While Plymouth burned, Captain Evers, aboard the Southfield, had come into contact with the Commodore Perry downstream, where Flusser asked him what had happened to his men. Evers replied that he hoped they were in the swamp. Flusser then steamed up to help but came too late to do any good as the Confederates had withdrawn. The fearless Flusser considered the whole thing a disgrace, which he attributed to Evers. It was the now Lieutenant Commander 42 who estimated the rebels as numbering not more than two hundred. He did have praise for a Sergeant Clift and some of the other North Carolinians. Lieutenant Mizell, himself a Washington native, praised his soldier neighbors for their calm conduct in their first battle. It was his men and their families who suffered most from the raid. Sergeant Clift and others lost their homes, clothing, and all else not on their persons. Lamb could not keep the town, but his few hours of work had been both profitable and inexpensive. Mizell thought that at least fifteen of the enemy had been killed but Lamb reported only seven wounded and none killed. Lamb also carried away seventy-five Negroes and twenty-five other prisoners. 43
1 John Barrett, The Civil War in North Carolina (Chapel Hill: The University of North Carolina Press, 1963), p. 35.
2 U. S. Navy Department, The War of the Rebellion: A Compilation of the Official Records of the Union and Confederate Navies (Washington: Government Printing Office, 1880-1927), Series I, Volume 6, p. 72, hereinafter cited as OR.
3 Ibid., p. 79.
4 Ibid., p. 72.
5 Ibid., pp. 69, 70.
6 U. S., War Department, The War of the Rebellion: A Compilation of the Official Records of the Union and Confederate Armies (Washington: Government Printing Office 1880-1901), Series I, Volume 4, p. 583, hereinafter cited as OR.
7 Ibid., pp. 584, 585.
8 Rush C. Hawkins, "Early Coastal Operations in North Carolina," Battles and Leaders of the Civil War, eds. R. U. Johnson and C. C. Buel (New York: Century Co., 1887), p. 632, p. 636.
9 Ibid., p. 636.
10 OR, I, 4, p. 611.
11 Ibid., p. 608.
12 Hawkins, "Coastal Operations," p. 636.
13 OR, I, 4, p. 611.
14 Ibid., pp. 658, 659.
15 Ibid., p. 658.
16 Hawkins, "Coastal Operations," p. 658.
17 OR, I, 4, p. 658.
18 Hawkins, "Coastal Operations," p. 636.
19 David Stick, The Outer Banks of North Carolina (Chapel Hill: The University of North Carolins Press, 1958), p. 155.
20 OR, I, 4, p. 609.
21 Ibid., p. 613.
22 OR, I, 9. p. 74.
23 Ibid., p. 363.
24 Hawkins, "Coastal Operations," p. 645.
26 Ibid., p. 646.
27 Ibid., p. 649.
28 Ibid., p. 653.
29 OR, I. 7, p. 150.
30 Hawkins, "Coastal Operations," p. 654.
31 OR, I, 9, p. 269.
32 Mayor Respess proved to be one of those people who gave North Carolina Unionists a bad name. The February 24, 1864, issue of the New Bern Times reported that he had convinced the Richmond Judge of his loyalty to the Confederacy and been subsequently released only to come afoul of the Northern government. He somehow acquired $20,000 in United States currency from the Bank of Tarboro. With it, and while in Richmond, he bought some tobacco which he smuggled into Union lines. When caught he confessed and was sentenced to six months imprisonment, a portion of which he served before General Benjamin F. Butler ordered his release because of his advanced age and questionable sanity.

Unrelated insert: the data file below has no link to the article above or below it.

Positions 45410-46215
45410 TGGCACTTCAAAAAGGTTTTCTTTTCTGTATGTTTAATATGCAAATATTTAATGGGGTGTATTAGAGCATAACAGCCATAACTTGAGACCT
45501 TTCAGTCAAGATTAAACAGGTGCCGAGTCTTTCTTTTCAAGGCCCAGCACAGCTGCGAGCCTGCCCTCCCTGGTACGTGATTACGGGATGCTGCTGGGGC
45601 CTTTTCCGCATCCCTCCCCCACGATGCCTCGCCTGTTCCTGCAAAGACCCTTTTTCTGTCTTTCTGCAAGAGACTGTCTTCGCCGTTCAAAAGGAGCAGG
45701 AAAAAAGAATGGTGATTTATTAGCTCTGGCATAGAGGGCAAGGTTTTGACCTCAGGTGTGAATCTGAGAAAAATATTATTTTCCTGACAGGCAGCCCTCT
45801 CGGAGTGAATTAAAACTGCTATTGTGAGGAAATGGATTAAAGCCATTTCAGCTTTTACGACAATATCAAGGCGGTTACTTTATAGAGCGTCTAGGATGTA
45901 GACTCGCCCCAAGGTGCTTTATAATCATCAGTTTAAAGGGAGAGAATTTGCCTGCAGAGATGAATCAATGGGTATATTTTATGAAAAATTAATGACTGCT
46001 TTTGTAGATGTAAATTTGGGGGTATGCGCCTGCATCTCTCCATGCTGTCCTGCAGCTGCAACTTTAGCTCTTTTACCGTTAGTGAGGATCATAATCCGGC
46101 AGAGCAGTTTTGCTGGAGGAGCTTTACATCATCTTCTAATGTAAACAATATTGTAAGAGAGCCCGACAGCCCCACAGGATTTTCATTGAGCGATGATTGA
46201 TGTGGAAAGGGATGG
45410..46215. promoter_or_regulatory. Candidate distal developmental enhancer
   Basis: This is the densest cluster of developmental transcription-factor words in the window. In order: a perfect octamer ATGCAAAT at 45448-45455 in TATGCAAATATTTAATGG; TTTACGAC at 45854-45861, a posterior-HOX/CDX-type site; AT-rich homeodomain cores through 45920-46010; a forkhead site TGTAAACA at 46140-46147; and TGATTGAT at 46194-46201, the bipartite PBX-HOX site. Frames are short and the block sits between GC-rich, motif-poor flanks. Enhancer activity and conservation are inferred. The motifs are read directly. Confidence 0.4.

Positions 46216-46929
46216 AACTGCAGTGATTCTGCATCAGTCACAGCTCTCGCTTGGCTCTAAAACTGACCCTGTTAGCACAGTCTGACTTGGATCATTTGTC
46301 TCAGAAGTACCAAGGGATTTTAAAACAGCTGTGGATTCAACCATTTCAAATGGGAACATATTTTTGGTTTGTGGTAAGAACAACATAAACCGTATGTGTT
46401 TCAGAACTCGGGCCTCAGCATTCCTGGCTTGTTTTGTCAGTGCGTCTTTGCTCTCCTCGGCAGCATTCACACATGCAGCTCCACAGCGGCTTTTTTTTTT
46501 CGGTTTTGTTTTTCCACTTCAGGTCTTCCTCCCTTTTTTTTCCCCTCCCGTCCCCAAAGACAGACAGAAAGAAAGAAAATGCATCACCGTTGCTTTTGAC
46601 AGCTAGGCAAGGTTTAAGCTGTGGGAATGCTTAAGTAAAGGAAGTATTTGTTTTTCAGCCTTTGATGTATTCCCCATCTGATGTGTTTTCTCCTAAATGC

33 OR, I, 9, p. 269.
34 Hawkins, "Coastal 0perations," p. 654.
35 OR, I, 7, p. 386.
36 OR, I, 9, p. 385.
37 OR, I, 7, p. 476.
39 Louis E. Manarin, Guide to Military Organizations and Installations in North Carolina: 1861 - 1865 (Raleigh: North Carolina Confederate Centennial Commission, 1961), Sec. 3, p. 1.
40 OR, I, 18, pp. 4-6.
41 Ibid., pp. 48, 49.
42 Flusser had been promoted.
43 Ibid., pp. 45-49.
Loyal Easterners Become Union Soldiers (cont.)
Miscellaneous Hard Luck and D. H. Hill
(January - April, 1863)
The January, 1863, returns of Major General John G. Foster, then commanding the Department of Virginia and North Carolina, show that the First North Carolina had nineteen officers and four hundred thirty-two men present for duty. The number of officers and men present and absent was given as five hundred thirty-four. Lieutenant Lyon had been promoted to Captain by this time 44 and Potter, still in command of the regiment, had been promoted to Brigadier General dating from his assignment to the regiment. 45
The February returns show that sixteen officers and four hundred six men were present for duty. The number present and absent was five hundred thirty-six. 46 In March there was a further decease in those present, the records showing twelve officers and three hundred eighty-two men. But again the aggregate present and absent increased, this time to five hundred sixty-one. 47 There is evidence that members of the regiment who lived outside the towns often returned to their homes and their work until summoned at the approach of the enemy. This may explain the deceasing number of soldiers present tor duty while enrollment was simultaneously increasing.
The New Bern soldiers of Company G were spared the experiences of their fellows in Washington and Plymouth, but in March of 1863 they had the pleasure of gaining their first experience shooting at live human targets when they went on an expedition to Swan Quarter with Company F of the Third New York Cavalry, the whole being commanded by Captain Colin Richardson of the cavalry company. The expedition lasted from the first to the sixth with nothing being accomplished. There were skirmishes on the third and fourth with what Richardson referred to as "guerrillas." He had to turn back when he heard that "two hundred fifty to three hundred" such guerrillas were waiting for him at Swan Quarter. The expedition returned, having lost three killed and fourteen wounded. Of these Company G's loss was one wounded. In his reports Richardson praised his cavalry but made no mention of the North Carolinians one way or the other. 48